(USA, 127 min.)
Dir. Martin Scorsese, Writ. John Logan.
Starring: Asa Butterfield, Chloe Grace Moretz, Ben Kingsley, Sacha Baron Cohen, Helen McCrory, Emily Mortimer, Christopher Lee.
It takes a master filmmaker to make 3D seem credible. With Hugo, however, Martin Scorsese makes the added dimension an essential layer of the film. Whereas some directors seem mostly to enjoy the blatant cash grab offered by 3D glasses (aka James Cameron and his upcoming Titanic 3D), Martin Scorsese uses the 3D for more than visual fancy. In the case of Hugo, style is substance.
Scorsese makes the 3D work because it never looks superfluous. Nor does it make the director seem like a sell-out. Instead, Scorsese incorporates the added layer into the signature stylistic and thematic elements of his films. As with Gangs of New York or The Age of Innocence, the tracking camera in Hugo explores the intricacy of the labyrinthine city (in this case Paris); however, in Hugo, Scorsese weaves through the streets, alleys, and passageways, swooping under beams, panning around girders, and gliding through steam and fog. This may be a magical fable, but Hugo is still very much a “Martin Scorsese Picture.”
A cinephile can also appreciate the newfangled 3D because Hugo is very much a love letter to the cinema. The film tells of Hugo Cabret (played by Asa Butterfield from The Boy in the Striped Pyjamas), a young orphan working in Paris’s Gare du Nord, who passes his time tinkering on an old invention left to him by his father (Jude Law). It’s an automaton – basically a robot – but he lacks the key to make it work. Luckily, though, he befriends a young girl named Isabelle (Let Me In’s Chloe Grace Moretz), who might be able to help unlock the mystery. More exciting, however, is that Isabelle’s guardian, Uncle Georges (Ben Kingsley), is a toymaker and former magician. He also lived a past life as Georges Méliès, who is arguably the pioneer of formalist cinema.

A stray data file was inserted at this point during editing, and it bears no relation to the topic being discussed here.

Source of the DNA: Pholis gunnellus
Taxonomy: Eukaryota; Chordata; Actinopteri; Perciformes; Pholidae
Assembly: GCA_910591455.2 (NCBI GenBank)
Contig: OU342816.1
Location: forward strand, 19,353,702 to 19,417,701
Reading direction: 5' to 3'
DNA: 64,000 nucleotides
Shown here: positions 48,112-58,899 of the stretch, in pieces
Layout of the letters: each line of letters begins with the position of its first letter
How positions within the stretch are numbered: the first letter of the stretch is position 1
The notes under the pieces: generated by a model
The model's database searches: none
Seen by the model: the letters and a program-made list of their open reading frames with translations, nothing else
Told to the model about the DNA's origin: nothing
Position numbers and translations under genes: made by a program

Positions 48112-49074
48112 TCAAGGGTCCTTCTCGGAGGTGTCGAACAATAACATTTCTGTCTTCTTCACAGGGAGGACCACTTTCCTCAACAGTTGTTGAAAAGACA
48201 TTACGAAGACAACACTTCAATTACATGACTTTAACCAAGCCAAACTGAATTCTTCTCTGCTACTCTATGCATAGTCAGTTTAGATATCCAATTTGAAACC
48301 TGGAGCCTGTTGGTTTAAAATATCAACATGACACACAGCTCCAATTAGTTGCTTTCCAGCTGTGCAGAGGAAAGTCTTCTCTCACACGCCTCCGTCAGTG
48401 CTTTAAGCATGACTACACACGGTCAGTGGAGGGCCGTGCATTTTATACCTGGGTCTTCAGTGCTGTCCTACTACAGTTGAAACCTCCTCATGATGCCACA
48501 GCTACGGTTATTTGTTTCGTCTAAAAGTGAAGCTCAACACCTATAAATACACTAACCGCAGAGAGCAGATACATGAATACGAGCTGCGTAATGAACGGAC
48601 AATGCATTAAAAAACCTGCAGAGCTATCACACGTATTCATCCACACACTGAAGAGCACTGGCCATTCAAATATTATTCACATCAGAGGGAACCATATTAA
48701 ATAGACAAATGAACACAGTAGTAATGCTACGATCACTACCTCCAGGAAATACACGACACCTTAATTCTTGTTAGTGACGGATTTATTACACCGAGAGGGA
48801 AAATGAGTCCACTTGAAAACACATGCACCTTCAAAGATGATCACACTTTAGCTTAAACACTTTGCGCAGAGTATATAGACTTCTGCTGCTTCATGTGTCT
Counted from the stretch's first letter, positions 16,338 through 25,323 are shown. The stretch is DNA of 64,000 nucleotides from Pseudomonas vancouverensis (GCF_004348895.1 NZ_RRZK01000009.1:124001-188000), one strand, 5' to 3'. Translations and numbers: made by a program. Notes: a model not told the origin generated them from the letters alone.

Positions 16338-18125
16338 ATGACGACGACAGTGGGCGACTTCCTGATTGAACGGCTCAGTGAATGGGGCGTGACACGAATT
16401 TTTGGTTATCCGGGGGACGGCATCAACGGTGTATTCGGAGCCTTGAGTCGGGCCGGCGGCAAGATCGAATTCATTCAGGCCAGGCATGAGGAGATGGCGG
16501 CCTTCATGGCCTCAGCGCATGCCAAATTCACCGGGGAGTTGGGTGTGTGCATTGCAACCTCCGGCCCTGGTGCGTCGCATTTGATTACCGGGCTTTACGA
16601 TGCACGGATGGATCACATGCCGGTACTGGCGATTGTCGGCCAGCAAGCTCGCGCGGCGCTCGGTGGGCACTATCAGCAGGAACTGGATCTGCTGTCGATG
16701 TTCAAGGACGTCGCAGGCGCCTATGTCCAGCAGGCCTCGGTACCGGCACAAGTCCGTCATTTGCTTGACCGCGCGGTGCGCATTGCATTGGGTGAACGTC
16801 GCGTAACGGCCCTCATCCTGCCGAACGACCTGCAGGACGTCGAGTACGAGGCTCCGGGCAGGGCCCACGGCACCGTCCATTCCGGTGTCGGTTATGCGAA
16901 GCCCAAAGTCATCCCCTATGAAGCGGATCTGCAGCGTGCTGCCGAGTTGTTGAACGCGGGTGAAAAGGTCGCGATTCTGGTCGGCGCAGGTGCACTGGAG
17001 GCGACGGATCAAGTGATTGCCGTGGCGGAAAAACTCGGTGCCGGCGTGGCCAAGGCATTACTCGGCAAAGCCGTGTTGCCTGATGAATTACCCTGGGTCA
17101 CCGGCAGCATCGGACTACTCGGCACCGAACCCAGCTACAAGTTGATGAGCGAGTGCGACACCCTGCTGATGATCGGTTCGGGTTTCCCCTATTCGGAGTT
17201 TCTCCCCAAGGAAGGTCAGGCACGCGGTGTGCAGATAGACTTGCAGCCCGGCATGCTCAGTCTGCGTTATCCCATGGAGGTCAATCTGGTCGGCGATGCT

The latter part of Hugo sees Hugo and Isabelle learn of the magic of the movies by exploring the early work of Uncle Georges. Scorsese offers an enchanting meta-treatment of Méliès’ films by accentuating their dreamy atmosphere with the 3D effects. Fish swim before your eyes and stars dazzle with extra lustre. By paying homage to the cinema’s earliest wizard, Scorsese enhances the extra-perceptual element of the film experience, pulling one rabbit out of his hat after another. Particularly effective is how Scorsese uses the 3D to explain some of the earliest perceptions of film, especially in a hilarious rendering of the age-old anecdote about early audiences who allegedly panicked as they watched a train come hurtling towards them while they sat helpless in their seats. In Hugo, Scorsese literally has the train pop out of the screen, celebrating the early myths of cinema while realizing them as well.
If there is any downfall to Hugo, it might simply be that 2011 has been a popular year for moviegoers to take a trip down memory lane. Woody Allen gave an inspired yarn on the importance of escaping the past in order to learn from it in Midnight in Paris (which, to me, remains the very best film of this year); more similar to Hugo, though, is the festival darling The Artist. Like Hugo, The Artist is a throwback to the early days of cinema, even going so far as to tell its tale in a silent black and white drama framed in 1.33:1. The magic tricks of Hugo are a marvellous delight, but the film doesn’t quite equal the overall charm of The Artist. Hugo is equally well crafted from an aesthetic/technical perspective, but by comparison, Hugo is slightly less tight a film in its scripting and flow (especially in comparison to the brisk nostalgia of Midnight in Paris), losing some steam in a slow opening act and offering some unnecessary secondary plots that detract from the Méliès magic. (Particularly problematic is the station guard played by Sacha Baron Cohen, who has a disability that Hugo frequently plays for laughs.) The leads of Hugo are also comparatively lesser than the charismatic work of Jean Dujardin and Bérénice Bejo as the silver screen lovers in The Artist. Asa Butterfield is nevertheless quite impressive for a young performer, although Moretz is a bit too calculating as Isabelle, offering mechanics as distracting as early 3D effects.
Although Hugo is being marketed as a film for children, kids will doubtlessly miss much what makes Hugo so enchanting. The visual thrill of the film will nevertheless delight the younger members of the audience; however, Hugo is a film that older viewers will appreciate from start to finish, for it is essentially a brief history of film from Méliès to Marty. Hugo is a movie lovers’ dream, expertly realized by one of the cinema’s greatest directors.
Hugo is now playing in wide release.
(And for once I recommend seeing it in 3D!)